The Department of Justice continues to reaffirm their commitment to ending any violence against women. October, the month dedicated to raising awareness about domestic violence, follows the fifteenth anniversary of the Violence Against Women Act (VAWA), which was signed into law September 13, 1994. According to the Department of Justice, since the passing of this act, “countless lives have been saved, the voices of survivors have been heard and families have been protected.” However, domestic violence continues in epidemic proportions across this country, without regard to socio-economic conditions. VAWA alone can not stop the violence.
Domestic Violence has traditionally been viewed as a private matter rather than a social matter requiring criminal justice intervention. Taken from an historical perspective, the criminal justice system has failed repeatedly to respond to cases of domestic violence, and have been has been cloaked in secrecy. Mandatory pro-arrest policies were initiated by many law enforcement agencies.
Such cases have evoked feelings of continuous frustration both from law enforcement responding to such calls, and from the battered women seeking protection. The policies followed were mediation or separation leaving batterers with impunity and victims without sufficient protection. Unfortunately, such policies have led to periods of silence by the victims. These victims have tended to hide their problems and to blame themselves. It has been referred to as “women-blaming” or “victim blaming.” Isolation and the feeling that they (the victims) are unique, make it harder for abused women to come forward and ask for help.
In the early 1970s it seemed as if the issue of battered women came out of the shadows. The feeling by judges was “let's kiss and make up and get out of my court.” With the passage of VAWA it was demonstrated that violence against women was to play a major role in the law. It continued to help women feel that they had the right to control their own bodies and lives, and spurred many women's hotline and crisis centers. On a practical level VAWA offered a remedy, which in some cases, was the only legal redress for violence against women, and avoided the effects of state tort immunities, marital rape exceptions, as well as unduly short statutes of limitations.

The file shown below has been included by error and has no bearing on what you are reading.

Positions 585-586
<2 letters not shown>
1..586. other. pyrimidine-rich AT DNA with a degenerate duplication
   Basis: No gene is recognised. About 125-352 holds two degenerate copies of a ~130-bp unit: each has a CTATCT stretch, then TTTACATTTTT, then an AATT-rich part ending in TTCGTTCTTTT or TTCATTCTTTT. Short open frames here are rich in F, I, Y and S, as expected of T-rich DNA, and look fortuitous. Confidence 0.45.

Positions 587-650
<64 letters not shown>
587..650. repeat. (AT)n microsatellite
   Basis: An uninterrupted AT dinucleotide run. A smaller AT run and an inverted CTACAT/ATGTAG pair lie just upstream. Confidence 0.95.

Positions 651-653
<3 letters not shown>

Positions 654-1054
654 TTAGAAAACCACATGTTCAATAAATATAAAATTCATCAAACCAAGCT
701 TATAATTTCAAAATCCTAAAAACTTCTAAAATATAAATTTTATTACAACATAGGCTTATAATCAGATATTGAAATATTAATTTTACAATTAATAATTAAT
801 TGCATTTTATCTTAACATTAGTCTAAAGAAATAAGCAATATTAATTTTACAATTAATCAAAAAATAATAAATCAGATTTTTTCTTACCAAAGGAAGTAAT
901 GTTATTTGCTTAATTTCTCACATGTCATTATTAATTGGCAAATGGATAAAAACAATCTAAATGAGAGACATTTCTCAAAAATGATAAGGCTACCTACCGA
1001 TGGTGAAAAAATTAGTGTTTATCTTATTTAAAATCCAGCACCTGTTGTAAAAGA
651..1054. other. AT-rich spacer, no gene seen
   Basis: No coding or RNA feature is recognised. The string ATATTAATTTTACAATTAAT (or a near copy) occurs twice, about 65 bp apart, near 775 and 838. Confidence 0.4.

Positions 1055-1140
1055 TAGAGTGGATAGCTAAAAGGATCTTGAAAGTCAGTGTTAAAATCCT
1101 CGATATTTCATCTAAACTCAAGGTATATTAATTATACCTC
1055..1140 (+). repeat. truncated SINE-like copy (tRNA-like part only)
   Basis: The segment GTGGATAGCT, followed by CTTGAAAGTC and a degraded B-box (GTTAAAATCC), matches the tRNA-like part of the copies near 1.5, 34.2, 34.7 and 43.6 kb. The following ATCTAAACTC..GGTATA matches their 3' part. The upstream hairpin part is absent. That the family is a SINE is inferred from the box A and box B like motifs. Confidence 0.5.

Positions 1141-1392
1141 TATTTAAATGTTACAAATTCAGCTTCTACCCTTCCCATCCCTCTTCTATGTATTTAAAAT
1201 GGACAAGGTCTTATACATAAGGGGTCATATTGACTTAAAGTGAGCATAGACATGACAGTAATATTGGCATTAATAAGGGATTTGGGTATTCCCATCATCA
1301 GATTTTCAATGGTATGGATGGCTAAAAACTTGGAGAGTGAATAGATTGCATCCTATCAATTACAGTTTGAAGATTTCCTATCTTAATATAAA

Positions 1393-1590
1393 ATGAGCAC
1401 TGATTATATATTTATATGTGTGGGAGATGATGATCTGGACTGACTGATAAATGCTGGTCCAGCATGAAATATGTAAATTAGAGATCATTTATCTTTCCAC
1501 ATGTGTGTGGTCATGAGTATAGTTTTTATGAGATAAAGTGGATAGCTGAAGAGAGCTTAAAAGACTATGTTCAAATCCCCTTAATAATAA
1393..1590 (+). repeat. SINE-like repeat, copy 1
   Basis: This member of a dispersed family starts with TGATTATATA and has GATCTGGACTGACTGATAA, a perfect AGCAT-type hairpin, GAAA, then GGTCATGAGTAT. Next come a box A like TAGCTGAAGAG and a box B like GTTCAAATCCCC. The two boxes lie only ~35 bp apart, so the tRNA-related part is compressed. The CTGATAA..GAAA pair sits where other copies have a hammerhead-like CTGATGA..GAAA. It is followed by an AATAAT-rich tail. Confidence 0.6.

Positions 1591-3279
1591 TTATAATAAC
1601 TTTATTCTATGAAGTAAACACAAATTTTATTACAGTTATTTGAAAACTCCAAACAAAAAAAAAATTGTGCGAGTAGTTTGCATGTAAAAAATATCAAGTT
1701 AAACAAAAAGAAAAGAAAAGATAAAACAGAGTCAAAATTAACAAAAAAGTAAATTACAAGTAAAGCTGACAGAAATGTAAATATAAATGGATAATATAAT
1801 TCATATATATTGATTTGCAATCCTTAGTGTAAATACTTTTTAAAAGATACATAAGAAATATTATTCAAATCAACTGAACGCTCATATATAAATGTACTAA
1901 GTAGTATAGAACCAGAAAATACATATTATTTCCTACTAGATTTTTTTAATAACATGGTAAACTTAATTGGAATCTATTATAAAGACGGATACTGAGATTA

Constitutional challenges against VAWA were made, but have withstood most challenges. Understanding that three out of four women would become victims at one time in their lifetimes; that violence was the leading cause of injury to women ages 15-44; that as many as 50 percent of women and children became homeless as a result of leaving violent situations at home; and battering being the largest single cause of injury to women in this country, has allowed this act to defeat its detractors.
With further prevention will come solutions. The recognition that there exists such a problem as domestic violence is a big first step. Battered women should have the right to self-determination, including the decision to stay or leave their men, and pick themselves up and start their lives over without fear of reprisal. Having trained professionals on hand be they in shelters or in organizations is an important step in stopping this problem. Women need to feel safe, and the use of more trained professionals is needed in addition to more battered women's shelters, safe homes, counseling and hotline services. The first step has been taken but more must be done. We still wait for that day when all women will feel safe.
Roslyn Muraskin, Ph.D. is Professor of Criminal Justice at C.W. Post Campus of Long Island University and Director of Long Island Women's Institute. She is the author and editor of “It's a Crime: Women and Justice” and an editor for “A Critical Journal of Crime, Law & Society.”